I knew early on I was a sponge.
I absorbed the emotional states of others until I felt the heaviness of their emotions in my own heart. I soaked in the pain and suffering of other people as if it was my own. Taking in peoples’ emotional energy was my way of trying to understand, relate, and help. This was how I empathized. I believed this was how people connected deeply with one another. And, I desperately wanted to connect.
This instinct was observed by my family and echoed back to me as a compliment. I was praised for being selfless. I was called “empathetic” and “sensitive”. And, when children are praised for instincts, those instincts become ingrained as virtues. I wore the virtues of empathy and sensitivity proudly. They were badges of honor that eventually grew into an identity and led me to pursue a career in counseling. Those virtues are a part of me. I don’t deny them or judge them. I recognize their humanity and beauty, both in myself and in others.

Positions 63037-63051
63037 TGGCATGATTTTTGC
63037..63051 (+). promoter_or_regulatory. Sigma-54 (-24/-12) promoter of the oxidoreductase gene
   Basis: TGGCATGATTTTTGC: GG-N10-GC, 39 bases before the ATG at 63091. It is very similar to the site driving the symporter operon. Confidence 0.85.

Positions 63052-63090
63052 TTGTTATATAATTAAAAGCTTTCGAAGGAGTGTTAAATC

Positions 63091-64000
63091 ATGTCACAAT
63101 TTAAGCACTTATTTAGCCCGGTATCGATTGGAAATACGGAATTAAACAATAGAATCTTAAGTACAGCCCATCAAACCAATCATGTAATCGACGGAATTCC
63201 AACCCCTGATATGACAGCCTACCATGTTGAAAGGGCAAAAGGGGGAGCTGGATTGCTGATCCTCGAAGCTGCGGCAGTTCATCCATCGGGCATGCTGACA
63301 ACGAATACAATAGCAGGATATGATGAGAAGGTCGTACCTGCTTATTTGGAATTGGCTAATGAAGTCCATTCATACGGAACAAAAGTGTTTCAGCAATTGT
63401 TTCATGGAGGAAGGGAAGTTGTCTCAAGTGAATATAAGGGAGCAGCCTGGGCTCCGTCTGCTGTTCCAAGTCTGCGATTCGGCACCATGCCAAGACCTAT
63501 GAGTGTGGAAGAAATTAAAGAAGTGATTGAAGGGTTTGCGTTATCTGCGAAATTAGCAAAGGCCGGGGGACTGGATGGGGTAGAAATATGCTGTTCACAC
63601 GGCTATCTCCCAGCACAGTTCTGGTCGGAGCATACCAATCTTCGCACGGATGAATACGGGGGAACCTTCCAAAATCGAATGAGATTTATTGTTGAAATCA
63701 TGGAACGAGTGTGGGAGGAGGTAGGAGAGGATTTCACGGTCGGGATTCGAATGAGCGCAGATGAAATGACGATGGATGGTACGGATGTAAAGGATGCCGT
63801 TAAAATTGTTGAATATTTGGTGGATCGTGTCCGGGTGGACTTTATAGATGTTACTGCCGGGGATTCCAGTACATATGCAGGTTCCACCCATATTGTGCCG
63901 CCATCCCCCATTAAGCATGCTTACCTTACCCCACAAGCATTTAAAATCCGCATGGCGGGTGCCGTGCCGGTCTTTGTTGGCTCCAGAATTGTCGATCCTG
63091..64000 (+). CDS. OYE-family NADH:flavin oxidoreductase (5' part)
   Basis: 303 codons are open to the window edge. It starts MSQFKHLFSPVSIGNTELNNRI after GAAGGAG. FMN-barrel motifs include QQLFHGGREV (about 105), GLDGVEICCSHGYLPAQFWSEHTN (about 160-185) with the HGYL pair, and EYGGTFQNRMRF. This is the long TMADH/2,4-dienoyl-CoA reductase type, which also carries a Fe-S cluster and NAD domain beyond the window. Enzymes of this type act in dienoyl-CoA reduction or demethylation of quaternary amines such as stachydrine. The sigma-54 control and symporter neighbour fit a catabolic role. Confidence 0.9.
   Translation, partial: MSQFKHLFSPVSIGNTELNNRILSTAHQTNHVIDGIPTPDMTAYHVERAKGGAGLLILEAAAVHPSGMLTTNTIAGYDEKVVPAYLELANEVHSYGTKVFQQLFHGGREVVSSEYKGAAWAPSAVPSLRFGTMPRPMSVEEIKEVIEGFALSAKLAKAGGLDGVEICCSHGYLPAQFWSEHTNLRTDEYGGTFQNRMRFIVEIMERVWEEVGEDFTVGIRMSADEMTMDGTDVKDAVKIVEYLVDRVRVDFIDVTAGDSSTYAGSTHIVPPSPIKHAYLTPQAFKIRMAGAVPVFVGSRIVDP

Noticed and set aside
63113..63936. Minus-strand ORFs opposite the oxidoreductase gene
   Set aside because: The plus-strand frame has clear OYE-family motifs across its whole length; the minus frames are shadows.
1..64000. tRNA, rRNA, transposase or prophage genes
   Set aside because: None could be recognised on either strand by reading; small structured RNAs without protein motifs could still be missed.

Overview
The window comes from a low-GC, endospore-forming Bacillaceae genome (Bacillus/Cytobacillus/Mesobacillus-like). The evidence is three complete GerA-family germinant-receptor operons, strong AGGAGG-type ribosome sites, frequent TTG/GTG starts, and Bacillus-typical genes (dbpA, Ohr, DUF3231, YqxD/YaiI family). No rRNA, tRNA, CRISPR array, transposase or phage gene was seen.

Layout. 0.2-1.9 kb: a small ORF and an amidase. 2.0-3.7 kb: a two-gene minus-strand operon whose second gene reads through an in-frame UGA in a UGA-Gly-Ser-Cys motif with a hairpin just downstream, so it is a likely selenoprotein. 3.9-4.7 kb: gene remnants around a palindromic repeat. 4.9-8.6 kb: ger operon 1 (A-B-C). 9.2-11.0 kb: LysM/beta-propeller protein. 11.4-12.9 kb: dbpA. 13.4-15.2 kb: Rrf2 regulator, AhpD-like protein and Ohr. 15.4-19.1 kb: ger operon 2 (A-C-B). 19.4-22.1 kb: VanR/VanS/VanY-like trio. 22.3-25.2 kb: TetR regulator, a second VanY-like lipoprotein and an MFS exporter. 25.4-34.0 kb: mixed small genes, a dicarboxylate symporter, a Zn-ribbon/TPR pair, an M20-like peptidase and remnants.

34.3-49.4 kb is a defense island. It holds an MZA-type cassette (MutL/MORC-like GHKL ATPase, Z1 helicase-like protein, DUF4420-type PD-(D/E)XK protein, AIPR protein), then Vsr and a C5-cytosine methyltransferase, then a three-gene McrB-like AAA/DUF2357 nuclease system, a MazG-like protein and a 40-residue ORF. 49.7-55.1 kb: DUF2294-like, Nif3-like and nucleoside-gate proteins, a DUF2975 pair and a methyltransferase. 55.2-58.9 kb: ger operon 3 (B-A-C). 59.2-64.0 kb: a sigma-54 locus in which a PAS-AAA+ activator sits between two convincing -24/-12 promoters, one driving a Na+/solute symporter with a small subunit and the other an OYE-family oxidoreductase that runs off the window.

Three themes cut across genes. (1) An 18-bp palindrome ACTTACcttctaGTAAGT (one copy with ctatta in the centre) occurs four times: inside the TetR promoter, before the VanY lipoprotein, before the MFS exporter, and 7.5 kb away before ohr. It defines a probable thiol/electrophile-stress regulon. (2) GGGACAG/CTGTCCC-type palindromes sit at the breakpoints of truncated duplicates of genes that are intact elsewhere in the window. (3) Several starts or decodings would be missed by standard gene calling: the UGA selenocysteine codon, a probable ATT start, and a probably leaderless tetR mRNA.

But, sponginess has its downside, a slippery slope that if not checked can take a toll on one’s sense of self. Here’s why: If you’re always the sponge, always absorbing, eventually you will have trouble deciphering your feelings from the feelings of others. You’ll never learn that you’re actually in control of your emotional energy, resulting in feelings of being overwhelmed, and helpless. You will allow yourself to be controlled by unpredictable, external forces.
But not if you’re a rock! The shift to becoming a rock is all about protecting your emotional energy.
Nowadays, despite a few spongy moments every now and then, I try to be a rock. This practice has been one of the most rewarding mindset shifts of my adult life. Ironically, I still connect deeply with others. The profound difference, however, is that I also stay connected to myself regardless of how others are doing.
Ways you may be reacting as a sponge and how to respond as a rock instead.
- You take the emotional states of your loved ones personally.